Sitting at a table full of French fashion journalists, I was not about to let this opportunity slip away. I took a healthy gulp of champagne and leaned over to the stunning brunette sitting next to me.
"Um, I was wondering," I started. "Can you recommend a good place to go shopping?"
She took a moment to size me up.
"What kind of shopping are you looking for? Clothes?"
Her astute observation stung a bit, but I simply nodded. She took my reporter's notebook and jotted down "Place des Victoires to Rue Etienne-Marcel." And this is where my love affair with Paris truly begins.
Last fall, on my fourth visit to Paris, I realized that there was an important part of the city that I was completely missing. After the Eiffel Tower, Arc de Triomphe, and hourly stops for pain au chocolat, there is really only one thing left to do in the French capital. No, not stand in line behind oddly coiffed German tour groups at the Louvre. It's shopping.
My problem, brought on by a combination of laziness and financial incompetence, was that I only knew of one place to shop in Paris -- the Champs-Elysées. Each trip to Paris, I would start at the Häagen-Dazs Cafe, and feeling optimistic from the sugar rush provided by a large cone of dulce de leche and a few newly purchased Francoise Hardy CDs, I would stroll down the grand boulevard in a daze looking for the kind of clothes that I would see around the city -- beautifully crafted jackets and skinny trousers.
The problem is that the Champs-Elysées is designed for people like me -- schlubs who don't know any better. Ditto for the stretch of tackiness known as rue de Rivoli. As I later found out, Parisians avoid these streets like ant-infested jars of Nutella. Armed with my "Rue Etienne-Marcel," scrap of paper (a life-altering note I keep carefully tucked away between my passport and Social Security card), I located the Place des Victoires roundabout.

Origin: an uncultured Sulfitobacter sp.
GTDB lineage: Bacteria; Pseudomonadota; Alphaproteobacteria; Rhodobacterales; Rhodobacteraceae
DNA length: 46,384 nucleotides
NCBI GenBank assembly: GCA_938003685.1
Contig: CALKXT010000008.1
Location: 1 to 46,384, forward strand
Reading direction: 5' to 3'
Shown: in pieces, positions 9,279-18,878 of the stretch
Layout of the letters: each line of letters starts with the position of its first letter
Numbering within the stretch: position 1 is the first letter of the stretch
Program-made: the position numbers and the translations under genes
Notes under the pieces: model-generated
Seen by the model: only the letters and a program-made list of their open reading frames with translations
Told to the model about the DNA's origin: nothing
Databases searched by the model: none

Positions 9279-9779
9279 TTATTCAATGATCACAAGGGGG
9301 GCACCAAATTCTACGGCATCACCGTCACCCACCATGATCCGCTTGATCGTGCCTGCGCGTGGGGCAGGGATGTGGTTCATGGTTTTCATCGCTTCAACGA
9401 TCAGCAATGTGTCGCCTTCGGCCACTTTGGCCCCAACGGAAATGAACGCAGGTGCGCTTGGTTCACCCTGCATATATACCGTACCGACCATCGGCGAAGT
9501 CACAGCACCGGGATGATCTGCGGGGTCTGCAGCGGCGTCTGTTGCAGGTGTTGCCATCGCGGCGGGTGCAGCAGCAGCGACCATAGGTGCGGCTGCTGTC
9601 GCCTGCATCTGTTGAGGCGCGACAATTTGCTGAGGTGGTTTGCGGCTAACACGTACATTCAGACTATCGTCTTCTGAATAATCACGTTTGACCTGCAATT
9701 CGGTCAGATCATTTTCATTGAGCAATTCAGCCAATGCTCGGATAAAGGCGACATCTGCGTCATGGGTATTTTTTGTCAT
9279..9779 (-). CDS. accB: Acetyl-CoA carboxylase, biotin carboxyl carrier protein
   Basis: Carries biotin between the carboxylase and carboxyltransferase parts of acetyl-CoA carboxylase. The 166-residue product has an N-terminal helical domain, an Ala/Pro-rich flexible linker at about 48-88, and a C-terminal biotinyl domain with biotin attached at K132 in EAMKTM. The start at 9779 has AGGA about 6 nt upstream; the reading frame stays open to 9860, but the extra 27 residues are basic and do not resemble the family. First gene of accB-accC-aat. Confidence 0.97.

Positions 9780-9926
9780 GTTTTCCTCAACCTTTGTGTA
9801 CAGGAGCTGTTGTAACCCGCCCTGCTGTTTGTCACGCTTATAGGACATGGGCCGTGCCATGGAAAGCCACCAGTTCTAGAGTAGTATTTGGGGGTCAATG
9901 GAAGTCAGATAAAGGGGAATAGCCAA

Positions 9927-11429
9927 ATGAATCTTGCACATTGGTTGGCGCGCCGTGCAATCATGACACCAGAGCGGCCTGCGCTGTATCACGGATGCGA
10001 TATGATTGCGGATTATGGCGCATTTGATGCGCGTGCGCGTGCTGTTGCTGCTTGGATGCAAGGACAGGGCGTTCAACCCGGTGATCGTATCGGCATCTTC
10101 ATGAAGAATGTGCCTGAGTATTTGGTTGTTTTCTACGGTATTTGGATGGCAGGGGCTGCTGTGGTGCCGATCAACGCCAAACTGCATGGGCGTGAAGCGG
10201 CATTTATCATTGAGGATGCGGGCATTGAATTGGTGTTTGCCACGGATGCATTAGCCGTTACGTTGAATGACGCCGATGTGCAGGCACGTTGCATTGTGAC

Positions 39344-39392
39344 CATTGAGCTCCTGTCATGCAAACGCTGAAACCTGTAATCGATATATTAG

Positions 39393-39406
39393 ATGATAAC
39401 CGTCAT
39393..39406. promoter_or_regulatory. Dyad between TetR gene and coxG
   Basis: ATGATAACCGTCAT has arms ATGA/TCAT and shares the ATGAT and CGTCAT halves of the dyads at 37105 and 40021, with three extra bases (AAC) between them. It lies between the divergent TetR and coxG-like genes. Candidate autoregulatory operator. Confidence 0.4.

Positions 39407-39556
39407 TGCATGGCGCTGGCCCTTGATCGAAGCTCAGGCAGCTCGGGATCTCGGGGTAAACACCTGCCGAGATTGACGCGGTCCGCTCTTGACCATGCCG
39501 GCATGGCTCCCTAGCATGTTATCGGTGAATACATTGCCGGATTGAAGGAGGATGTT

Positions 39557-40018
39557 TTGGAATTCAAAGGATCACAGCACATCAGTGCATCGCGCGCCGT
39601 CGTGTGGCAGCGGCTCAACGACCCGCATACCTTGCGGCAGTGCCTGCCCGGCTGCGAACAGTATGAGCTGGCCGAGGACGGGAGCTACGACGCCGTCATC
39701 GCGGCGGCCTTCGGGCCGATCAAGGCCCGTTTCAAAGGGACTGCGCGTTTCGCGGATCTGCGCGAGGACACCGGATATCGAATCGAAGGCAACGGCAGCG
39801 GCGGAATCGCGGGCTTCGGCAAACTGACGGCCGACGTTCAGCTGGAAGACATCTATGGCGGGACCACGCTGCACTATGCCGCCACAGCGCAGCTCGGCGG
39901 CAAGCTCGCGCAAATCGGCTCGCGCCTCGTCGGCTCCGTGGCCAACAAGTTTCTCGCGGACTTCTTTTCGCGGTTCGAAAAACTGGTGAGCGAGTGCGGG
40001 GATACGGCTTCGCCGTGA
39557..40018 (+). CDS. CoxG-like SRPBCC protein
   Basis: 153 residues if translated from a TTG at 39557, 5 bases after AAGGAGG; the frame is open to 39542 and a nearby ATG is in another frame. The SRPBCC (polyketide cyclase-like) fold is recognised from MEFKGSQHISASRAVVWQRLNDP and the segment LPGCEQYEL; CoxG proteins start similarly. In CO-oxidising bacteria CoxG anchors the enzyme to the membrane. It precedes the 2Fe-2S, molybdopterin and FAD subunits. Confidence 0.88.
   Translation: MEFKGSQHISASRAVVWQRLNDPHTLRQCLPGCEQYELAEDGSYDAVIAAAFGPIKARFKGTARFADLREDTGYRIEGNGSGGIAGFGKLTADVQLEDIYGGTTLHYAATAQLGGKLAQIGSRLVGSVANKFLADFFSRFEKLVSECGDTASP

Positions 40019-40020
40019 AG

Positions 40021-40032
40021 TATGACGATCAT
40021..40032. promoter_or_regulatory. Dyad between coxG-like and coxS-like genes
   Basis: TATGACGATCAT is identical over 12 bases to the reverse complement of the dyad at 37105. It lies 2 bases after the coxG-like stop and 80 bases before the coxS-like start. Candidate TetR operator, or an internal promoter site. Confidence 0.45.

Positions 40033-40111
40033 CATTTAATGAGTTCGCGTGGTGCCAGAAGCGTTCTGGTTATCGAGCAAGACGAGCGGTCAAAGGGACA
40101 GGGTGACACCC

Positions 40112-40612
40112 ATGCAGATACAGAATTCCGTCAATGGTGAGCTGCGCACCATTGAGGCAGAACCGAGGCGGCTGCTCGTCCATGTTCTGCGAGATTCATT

Holy mother of Edith Piaf, the shopping gods smile upon me at last. Surrounded by the kind of boutiques I never saw near Notre Dame, I'm hopeful that I'll no longer look like I've just stepped out of a dressing room at Monoprix, essentially the French version of
At my first stop, an Italian chain called Energie, I try on a pair of over priced, skinny jeans while a flirty sales clerk convinces me that they look "fan-taaas-tique." Needless to say, I buy them and wear them the rest of the trip. This is followed by brunch at a nearby cafe simply called Etienne Marcel. I feel like I'm dining in the middle of a 1970s modern art exhibition. This is the city I have been searching for.
Armed with my new knowledge, I plot an indulgent return trip to Paris the following month for the sole purpose of shopping. This time I enlist experts. DJ Thierry Salah , who spins on Saturday nights at the mammoth Paris nightclub Le Cab, agrees to help me out in the Etienne Marcel district. He explains that Etienne Marcel only recently evolved into a neighborhood of hip boutiques. In a previous life, it was chock-a-block with restaurant supply shops.